Glass ceiling

This collaboration is a symptom of outspoken women having been sidelined in mainstream politics for too long. But that is not necessarily the same thing as a determination to centre them.
Due to a catastrophic lack of representation, women who do rise to the top often have an extraordinary amount of pressure on their shoulders
On the one hand Anne, you're telling them they're whining, and on the other you're admitting that younger women need the help of the collective. A collective that includes you perhaps? That part you got right. Because if women like you continue with this "get some robust-ness", guess what? No young women will ever say anything and it'll be just like the your day all over again.
Then there are those of own making. Don't get me wrong: I'm not reverting to the old habit of blaming women for barriers they cannot possibly control. But if you are to successfully navigate a minefield of external obstacles, you must first be accountable, and know your own mind.
In answer to the question, no women do not better parents than men. There are, of course, bad dads in the world and there are also bad mothers. I just don't think society gives men the opportunities to prove what great parents they can be. This is simply because the overwhelming responsibility for raising children almost always falls on women and this starts at birth.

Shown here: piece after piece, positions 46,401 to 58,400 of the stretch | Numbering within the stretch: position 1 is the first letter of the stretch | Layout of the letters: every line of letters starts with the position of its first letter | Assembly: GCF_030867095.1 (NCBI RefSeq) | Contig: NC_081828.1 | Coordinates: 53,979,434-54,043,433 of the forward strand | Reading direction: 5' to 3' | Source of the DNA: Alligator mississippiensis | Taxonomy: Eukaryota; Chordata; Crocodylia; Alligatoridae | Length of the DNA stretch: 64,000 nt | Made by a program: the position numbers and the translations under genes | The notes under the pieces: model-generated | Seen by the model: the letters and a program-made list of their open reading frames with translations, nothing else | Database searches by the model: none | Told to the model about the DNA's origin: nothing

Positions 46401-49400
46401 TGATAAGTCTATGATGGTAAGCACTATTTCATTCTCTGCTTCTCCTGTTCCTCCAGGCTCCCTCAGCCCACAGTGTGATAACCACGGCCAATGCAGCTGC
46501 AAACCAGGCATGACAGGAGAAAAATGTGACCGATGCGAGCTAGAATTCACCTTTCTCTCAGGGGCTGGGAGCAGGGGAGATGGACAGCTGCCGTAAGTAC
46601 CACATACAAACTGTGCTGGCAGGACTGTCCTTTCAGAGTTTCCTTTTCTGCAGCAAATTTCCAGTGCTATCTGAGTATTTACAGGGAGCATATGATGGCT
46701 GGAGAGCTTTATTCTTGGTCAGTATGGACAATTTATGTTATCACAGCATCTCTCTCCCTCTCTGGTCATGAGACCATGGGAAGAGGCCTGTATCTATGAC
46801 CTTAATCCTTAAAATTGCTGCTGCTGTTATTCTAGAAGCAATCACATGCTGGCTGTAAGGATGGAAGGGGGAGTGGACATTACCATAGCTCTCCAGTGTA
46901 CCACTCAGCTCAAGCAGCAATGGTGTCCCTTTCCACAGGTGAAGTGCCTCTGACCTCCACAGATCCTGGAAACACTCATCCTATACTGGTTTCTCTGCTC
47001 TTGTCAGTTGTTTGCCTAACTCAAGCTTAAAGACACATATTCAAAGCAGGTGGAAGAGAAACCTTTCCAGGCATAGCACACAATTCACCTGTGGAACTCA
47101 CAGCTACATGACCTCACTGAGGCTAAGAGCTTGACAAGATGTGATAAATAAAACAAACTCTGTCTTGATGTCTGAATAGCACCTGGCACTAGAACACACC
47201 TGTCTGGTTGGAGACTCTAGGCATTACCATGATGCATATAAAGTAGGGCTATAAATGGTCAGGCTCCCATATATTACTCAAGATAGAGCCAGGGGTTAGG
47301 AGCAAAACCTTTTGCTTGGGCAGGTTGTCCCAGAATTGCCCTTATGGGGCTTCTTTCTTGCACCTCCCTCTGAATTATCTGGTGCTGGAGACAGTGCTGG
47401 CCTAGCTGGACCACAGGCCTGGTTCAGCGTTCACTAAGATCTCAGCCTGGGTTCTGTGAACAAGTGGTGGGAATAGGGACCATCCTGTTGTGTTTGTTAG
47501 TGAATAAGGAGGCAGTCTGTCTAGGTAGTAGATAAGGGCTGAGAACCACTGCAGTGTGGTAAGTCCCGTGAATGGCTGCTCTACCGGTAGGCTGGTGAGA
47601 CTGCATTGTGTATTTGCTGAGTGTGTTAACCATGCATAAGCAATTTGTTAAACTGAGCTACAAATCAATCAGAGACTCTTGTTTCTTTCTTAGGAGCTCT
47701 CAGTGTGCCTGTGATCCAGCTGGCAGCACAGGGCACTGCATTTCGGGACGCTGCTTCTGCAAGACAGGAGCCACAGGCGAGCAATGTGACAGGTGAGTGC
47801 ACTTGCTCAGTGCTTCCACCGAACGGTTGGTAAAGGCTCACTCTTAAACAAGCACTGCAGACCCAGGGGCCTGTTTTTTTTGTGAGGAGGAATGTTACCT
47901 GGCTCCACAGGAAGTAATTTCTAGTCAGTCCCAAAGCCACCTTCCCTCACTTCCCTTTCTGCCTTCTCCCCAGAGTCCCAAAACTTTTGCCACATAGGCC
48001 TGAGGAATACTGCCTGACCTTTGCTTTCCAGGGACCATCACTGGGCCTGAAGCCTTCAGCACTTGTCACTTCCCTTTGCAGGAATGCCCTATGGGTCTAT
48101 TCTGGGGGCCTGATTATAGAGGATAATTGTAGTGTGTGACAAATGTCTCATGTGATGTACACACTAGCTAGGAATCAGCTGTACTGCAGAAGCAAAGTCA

Forget the glass ceiling, the "glass floor" is the problem for bright, poor youths in Britain, who will earn less than their
Many five and six figure earning women, are arriving at my office under the guise of "I will be successful when..." (insert your own delusional/fear based/self loathing bubble here). The truth is that these women regarded by many as highly successful, still have sleepless nights, anxieties and worries.
I think the majority of us want to see positive action against the 'glass ceiling' for women in the corporate world. It's about time sensible people ran our big corporations. However, we have an equally divisive 'glass floor' for men, which is not recognised, and yet it is causing just as much damage.
As women we have fought for years for equality. We read constantly how as a gender we are striving to break the glass ceiling and change perceptions. But what if a whole industry was actively crying out for more female CEOs, managers and employees, but very few were accepting the offer?
Starting with our own experience, we have taken meaningful steps at InterQuest, appointing three female directors to our operational management team in the last 2-years. Gender equality is at the forefront of what we do, and though we have yet to appoint a woman to our public company board of directors, the task of representation is certainly a challenge we are consciously addressing.